– Reuters reported that Box, the cloud storage provider backed by ISS, in its fight with activist investor Starboard Value, recommending that shareholders vote for the company’s directors rather than the fund company’s nominees speculative. In its report, ISS said shareholders should vote for Box directors Peter Leav and Aaron Levie, arguing that the current board has made some wise changes and should be given more time to effect a turnaround. Earlier this year, Starboard appointed four directors to Box’s 10-person board, saying the company had failed to capitalize on the trend of working from home during the Covid-19 pandemic.
– UK Liberal Democrats have proposed a plan to end new registrations of fossil fuel companies, reported the Guardian. The party said the plan could help the UK become a leader in tackling the climate emergency. As part of the plan presented to the newspaper by Lib Dem leader Ed Davey, another immediate policy would be to stop issuing new bonds in London to finance exploration for oil, coal or gas. Fossil fuel companies already listed in the UK would then have two years to develop a cohesive plan on how they would achieve net zero emissions by 2045, or face delisting from the London Stock Exchange. Longer term, pension funds are expected to divest from fossil fuels by 2035, and all companies with fossil fuel assets would be delisted by 2045.
– SEC investigates Deutsche Bank’s asset management arm, DWS Group, after the company’s former head of sustainability says he overestimated how much he used sustainability investing criteria to manage its assets, noted The Wall Street Journal (paywall) Wednesday. The DWS authorities’ review comes after the document reported that the $ 1 billion asset manager had “overestimated” its sustainable investing efforts. The WSJ, citing documents and the company’s former chief sustainability officer, said DWS was struggling with its ESG investment strategy and at times presented a ârosier than realityâ image to investors. After declining to comment on the original story, DWS released a statement to the press Thursday evening, saying the allegations were “unfounded” and the company “stands by its disclosures in its annual report.” He added: “We strongly reject the allegations made by a former employee.”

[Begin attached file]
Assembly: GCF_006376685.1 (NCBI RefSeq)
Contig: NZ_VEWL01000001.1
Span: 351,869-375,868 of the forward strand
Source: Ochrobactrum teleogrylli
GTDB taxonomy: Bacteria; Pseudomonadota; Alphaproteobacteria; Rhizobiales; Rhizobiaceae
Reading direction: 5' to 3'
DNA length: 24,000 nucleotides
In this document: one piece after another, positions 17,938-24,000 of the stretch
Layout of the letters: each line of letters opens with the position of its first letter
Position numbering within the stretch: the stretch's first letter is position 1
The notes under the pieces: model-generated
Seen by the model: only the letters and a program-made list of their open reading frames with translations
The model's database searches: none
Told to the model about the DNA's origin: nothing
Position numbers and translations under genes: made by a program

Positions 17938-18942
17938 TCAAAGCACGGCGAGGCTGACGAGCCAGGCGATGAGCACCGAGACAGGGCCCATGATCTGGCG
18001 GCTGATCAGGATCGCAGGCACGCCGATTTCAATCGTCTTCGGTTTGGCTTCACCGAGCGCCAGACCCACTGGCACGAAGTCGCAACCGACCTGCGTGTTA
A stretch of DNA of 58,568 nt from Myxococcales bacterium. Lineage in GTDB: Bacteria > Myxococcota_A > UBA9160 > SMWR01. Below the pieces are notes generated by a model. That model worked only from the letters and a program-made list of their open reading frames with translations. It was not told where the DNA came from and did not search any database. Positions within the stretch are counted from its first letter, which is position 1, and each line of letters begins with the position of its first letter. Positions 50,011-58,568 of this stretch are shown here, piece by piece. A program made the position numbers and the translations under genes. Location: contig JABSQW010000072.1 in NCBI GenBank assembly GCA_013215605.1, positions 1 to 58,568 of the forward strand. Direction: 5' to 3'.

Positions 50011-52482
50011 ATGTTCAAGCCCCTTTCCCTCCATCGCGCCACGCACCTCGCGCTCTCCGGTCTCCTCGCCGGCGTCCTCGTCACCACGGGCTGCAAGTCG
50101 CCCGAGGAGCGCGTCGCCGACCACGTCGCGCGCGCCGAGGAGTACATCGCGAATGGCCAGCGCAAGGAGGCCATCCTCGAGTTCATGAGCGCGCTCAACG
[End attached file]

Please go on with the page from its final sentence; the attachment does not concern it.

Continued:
– In related news, the Financial Time (paywall) reported that funds marketed as “climate-themed” often hold shares in major polluters, including major oil companies, and many are inconsistent with the goals of the Paris Agreement although they claim to be aligned with it, according to analysis by think tank InfluenceMap. About 72 of the 130 climate-focused funds examined – which collectively hold more than $ 67 billion in assets and are managed by leading investment firms, including BlackRock and State Street Global Advisors – were found to be out of step with the objective of the Paris agreement to limit global warming to well below 2 Â° C. Collectively, the 130 funds held $ 153 million in companies along the fossil fuel production chain, according to the report. A State Street âunreserved fossil fuel fundâ and a BlackRock âfossil fuel selection fundâ held shares in Marathon Petroleum and Phillips 66.
– The BBC reported that UK group Frasers, led by controversial Mike Ashley, offered the retail mogul’s future son-in-law a Â£ 100million ($ 137million) bonus – but only if he can more than double the share price. The group have offered the bonus plan for Michael Murray when he becomes chief executive of Frasers in May 2022, but he will only receive if his share price reaches Â£ 15 for 30 consecutive trading days before October 2025, against his level current of around Â£ 6.50. The company described the goal as “difficult but achievable”. Murray, 31 and engaged to Ashley’s daughter Anna, is currently ‘Chief Elevator’ at Frasers and is in charge of store modernization and business transformation. The board of directors of Frasers Group, which owns Sports Direct and House of Fraser, said it had also recommended an annual salary of Â£ 1million for Murray. Shareholders are expected to vote on the proposed bonus plan at the group’s annual general meeting on September 29, with Ashley to step down as CEO – but remain on the board as executive director – when Murray takes over.
– According to Reuters, India has fewer ESG funds than the 10 largest economies. The world’s sixth-largest economy has 23 ESG funds, according to Refinitiv data, compared to the US and UK, which have more than 500 each. Japan has 182 and China 119. Other top 10 economies also have more ESG funds. âIndian investors are not completely familiar with the concept of sustainable investing, unlike the global markets led by Europe, where sustainable investing has been present for many years,â said Kaustubh Belapurkar, director of Morningstar India. Analysts said investors were reluctant to invest money in ESG funds because most funds in the sector were new and could not show a history of outperforming.